Question:  Yes, Stéphane.  Is the Special Envoy of Libya, Mr. [Martin] Kobler, involved in mediation with the Egypt Government to solve the crisis of the Tripoli Government, or is this an independent initiative from Egypt?

Spokesman:  I don’t know, to tell you the truth.  I will check what… if any involvement there is.  Mr. Lee?

Question:  Sure.  I want to ask about Burundi, South Sudan and then something about this OIOS audit.  In Burundi, there… lot of people are raising a concern.  They’ve seen and published a letter of… where the… the… DPKO (Department of Peacekeeping Operations) is reimbursing the Government for its peacekeepers, but there seems to have been a change of payee.  Used to be paid to the Burundian National Bank, and now it’s being paid to a bank in Paris and maybe either, you know, referring to these Panama Papers or to other things, they’re wondering what due diligence does the UN do when a Government submits a change of bank to be paid?  And… and how common is it for a country to have its peacekeeper funds paid to… to… to a bank in another country?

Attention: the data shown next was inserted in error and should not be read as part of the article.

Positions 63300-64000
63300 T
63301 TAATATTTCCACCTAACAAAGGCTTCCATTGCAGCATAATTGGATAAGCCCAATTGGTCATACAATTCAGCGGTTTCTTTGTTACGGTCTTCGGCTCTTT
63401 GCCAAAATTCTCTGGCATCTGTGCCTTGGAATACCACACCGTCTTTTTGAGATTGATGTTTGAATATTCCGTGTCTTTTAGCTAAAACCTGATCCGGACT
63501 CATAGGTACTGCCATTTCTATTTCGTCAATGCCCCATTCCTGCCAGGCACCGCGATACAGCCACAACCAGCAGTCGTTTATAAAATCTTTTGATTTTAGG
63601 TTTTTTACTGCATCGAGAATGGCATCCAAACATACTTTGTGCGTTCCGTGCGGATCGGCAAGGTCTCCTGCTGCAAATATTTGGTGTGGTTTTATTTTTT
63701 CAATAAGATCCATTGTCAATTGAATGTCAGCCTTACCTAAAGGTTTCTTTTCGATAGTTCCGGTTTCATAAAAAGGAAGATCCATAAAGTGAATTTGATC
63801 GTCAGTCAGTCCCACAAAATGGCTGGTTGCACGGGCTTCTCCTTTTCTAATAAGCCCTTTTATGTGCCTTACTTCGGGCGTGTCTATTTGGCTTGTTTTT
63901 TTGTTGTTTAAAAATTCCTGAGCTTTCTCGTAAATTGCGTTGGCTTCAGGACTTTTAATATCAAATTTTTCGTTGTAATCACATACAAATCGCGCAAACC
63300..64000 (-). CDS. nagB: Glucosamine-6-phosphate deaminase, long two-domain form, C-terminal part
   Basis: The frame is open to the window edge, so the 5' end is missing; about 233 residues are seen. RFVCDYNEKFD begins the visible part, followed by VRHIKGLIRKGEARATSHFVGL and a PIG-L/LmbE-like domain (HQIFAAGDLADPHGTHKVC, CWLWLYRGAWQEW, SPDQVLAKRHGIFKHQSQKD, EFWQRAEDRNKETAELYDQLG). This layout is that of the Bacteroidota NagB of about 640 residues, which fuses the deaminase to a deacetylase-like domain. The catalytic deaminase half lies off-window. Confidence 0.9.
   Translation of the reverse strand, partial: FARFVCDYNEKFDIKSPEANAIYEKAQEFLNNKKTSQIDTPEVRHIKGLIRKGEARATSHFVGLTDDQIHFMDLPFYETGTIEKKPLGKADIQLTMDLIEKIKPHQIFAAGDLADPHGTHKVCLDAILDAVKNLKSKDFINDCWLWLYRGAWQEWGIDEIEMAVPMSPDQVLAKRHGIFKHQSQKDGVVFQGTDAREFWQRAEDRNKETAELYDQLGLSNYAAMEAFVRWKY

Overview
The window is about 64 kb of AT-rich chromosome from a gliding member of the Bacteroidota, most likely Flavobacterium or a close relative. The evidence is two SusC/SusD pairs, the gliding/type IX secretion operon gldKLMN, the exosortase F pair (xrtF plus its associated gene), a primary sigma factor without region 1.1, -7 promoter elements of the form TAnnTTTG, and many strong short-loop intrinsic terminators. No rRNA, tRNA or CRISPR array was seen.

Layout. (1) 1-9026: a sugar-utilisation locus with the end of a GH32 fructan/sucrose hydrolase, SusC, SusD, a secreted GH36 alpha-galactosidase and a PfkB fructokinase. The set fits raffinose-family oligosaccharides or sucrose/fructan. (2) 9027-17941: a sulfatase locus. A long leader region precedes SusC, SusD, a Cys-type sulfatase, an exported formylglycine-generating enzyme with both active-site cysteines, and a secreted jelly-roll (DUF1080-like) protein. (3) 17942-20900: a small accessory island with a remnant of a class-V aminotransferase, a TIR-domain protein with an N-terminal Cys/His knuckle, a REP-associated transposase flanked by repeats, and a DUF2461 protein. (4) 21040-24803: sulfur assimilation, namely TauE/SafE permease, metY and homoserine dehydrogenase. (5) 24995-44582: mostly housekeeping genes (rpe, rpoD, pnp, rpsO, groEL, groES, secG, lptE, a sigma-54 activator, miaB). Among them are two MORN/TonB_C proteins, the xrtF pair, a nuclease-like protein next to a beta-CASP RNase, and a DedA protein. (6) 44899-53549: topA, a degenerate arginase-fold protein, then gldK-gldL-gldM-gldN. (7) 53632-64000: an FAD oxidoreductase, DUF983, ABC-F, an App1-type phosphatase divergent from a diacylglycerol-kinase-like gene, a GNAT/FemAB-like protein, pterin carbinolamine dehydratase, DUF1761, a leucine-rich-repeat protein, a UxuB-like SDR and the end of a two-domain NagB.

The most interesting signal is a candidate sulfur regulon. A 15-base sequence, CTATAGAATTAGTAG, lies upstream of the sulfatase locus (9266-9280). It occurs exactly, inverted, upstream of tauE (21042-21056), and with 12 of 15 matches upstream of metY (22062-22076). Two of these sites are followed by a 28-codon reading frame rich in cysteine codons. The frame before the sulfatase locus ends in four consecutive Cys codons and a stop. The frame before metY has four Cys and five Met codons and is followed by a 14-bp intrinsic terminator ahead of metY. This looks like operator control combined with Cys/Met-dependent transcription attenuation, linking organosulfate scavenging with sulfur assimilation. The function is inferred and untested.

Spokesman:  I don’t know.  I don’t have access to the de… the banking details of Member States, but I do know that, you know, if we receive information from a permanent mission, then I assume… and the bank appears to be legitimate, I assume we pay.  And we would also expect that the money for these people, that the intended recipients of the money, the peacekeepers, also receive it.

Question:  I’m just wondering if there are any kind of… like, I mean, if they said, wire it to Cayman Islands, would you do that?

Spokesman:  I don’t know.

Question:  Okay.  I wanted to ask you, on South Sudan, there’s a… there’s an inquiry by Radio Tamazuj which talks about… it quotes the Office of the High Commissioner for Human Rights saying that any… that working with the Government may result or increase human rights violations.  But then it says that, in recent months, various parts of the UN system in South Sudan have been doing just that, and they give a lot of examples.   And I just wanted to know, can you state or find… what is the UN’s current position on… I mean, there was a Security Council resolution specifically pulling back from… from… from sort of partnering with the Government and taking a more limited role.  Has there been some policy change within the UN or…